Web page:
Consider upsizing as the kitten grows

As your kitten grows, so should the size of the litter box. Make sure your litter tray can still provide ample space for your cat to turn around and scratch about in the litter.

Selecting the Best Litter

Choose the right cat litter type

First and foremost, pick the type of litter best suited to your cat's individual preferences!

If you are introducing your kitten to toilet training, it is recommended to use a natural based, non-clumping type of litter for kittens such as paper and wood litter. Clumping litters and silica crystal types are best avoided as they could cause intestinal blockages when ingested. It is not unusual for small kittens to be curious and attempt to eat their litter substrate.

Best litter for kittens

Consult the breeder or shelter

As mentioned earlier, it's best to stick to the same litter the breeder, shelter or previous owner of your kitten had been using. Providing this constant can help to reduce accidents.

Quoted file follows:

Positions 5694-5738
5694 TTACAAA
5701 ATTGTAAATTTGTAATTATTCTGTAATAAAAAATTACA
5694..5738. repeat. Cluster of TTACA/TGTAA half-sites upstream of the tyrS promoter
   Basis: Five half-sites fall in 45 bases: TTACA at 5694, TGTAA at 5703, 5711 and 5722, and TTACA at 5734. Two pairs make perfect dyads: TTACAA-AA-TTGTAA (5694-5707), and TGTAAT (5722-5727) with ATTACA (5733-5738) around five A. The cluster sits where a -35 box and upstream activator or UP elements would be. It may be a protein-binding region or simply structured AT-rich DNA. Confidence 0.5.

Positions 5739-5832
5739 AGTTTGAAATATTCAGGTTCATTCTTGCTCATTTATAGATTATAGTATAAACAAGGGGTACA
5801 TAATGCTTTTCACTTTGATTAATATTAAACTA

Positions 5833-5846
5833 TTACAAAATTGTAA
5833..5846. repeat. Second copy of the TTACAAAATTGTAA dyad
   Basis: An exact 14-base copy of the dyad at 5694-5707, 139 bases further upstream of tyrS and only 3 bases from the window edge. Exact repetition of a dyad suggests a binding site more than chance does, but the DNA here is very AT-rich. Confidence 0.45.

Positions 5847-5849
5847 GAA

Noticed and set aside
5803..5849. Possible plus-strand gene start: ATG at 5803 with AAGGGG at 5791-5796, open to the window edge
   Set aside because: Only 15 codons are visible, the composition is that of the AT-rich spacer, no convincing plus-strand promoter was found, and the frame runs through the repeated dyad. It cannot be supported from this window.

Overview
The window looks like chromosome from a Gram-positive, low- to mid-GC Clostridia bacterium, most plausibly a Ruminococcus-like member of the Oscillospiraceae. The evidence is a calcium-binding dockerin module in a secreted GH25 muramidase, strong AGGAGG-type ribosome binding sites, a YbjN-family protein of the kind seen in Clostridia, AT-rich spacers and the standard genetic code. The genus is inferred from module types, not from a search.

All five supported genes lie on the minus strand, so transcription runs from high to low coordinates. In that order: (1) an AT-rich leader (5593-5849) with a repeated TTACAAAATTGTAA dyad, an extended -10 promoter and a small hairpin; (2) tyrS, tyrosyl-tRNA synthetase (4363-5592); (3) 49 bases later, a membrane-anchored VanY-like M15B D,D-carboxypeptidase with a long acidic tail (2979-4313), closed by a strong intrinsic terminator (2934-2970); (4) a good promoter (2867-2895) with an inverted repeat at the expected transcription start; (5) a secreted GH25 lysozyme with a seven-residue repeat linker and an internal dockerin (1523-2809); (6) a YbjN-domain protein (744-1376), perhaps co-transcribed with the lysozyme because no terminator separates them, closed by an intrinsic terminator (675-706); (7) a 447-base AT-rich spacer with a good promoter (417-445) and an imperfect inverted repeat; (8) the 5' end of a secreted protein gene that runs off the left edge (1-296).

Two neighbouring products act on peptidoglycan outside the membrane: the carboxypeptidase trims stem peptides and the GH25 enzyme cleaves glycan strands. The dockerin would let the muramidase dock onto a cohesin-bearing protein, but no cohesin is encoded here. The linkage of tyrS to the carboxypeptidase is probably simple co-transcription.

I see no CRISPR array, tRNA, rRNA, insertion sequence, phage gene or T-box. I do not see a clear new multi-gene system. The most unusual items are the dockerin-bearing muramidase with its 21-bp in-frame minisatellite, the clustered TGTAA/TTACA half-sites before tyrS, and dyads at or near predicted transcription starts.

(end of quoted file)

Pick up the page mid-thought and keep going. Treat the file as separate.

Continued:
Finding the Optimal Location

Place the litter tray in a quiet area

Make sure you place the litter boxes in various locations so they have plenty of choices. Each location should offer your kitten some privacy, and is away from dogs, children and noisy appliances. Loud noises and high movement areas can deter your cat from using their toilet.

Provide privacy

Nobody likes being disturbed while toileting, including your kitten. Strategically placing the litter tray in a low-traffic area can help create some privacy. Hooded litter boxes and doors can offer extra seclusion for shy kitties.

Keep away from food and water

Cats do not like to toilet near their food and water bowls. Ensure that these are kept separate from their litter tray.

Controlling Your Kitten's Space

Allocate a small area for your kitten

To begin with, try to limit your kitten's access to just a few rooms of the house. This allows you to monitor their activity and means the litter box is always within easy reach. Read our guide to introducing a new cat to your household if you already have cats.

Keep the litter tray close

Kittens have less control over their urination and placing the litter tray in an easily accessible place, not too far away, will help minimise accidents. The more your kitten uses their litter tray, the faster they will learn.

kitten in litter tray toilet training

Reinforcing Positive Behaviour

Place your kitten in the litter tray

Gently place your kitten in the litter box at an opportune time, such as after playing, waking up from a nap, or finishing a meal. If your kitten has an accident, you may also place some of their faeces in the litterbox for a while to give them the right idea.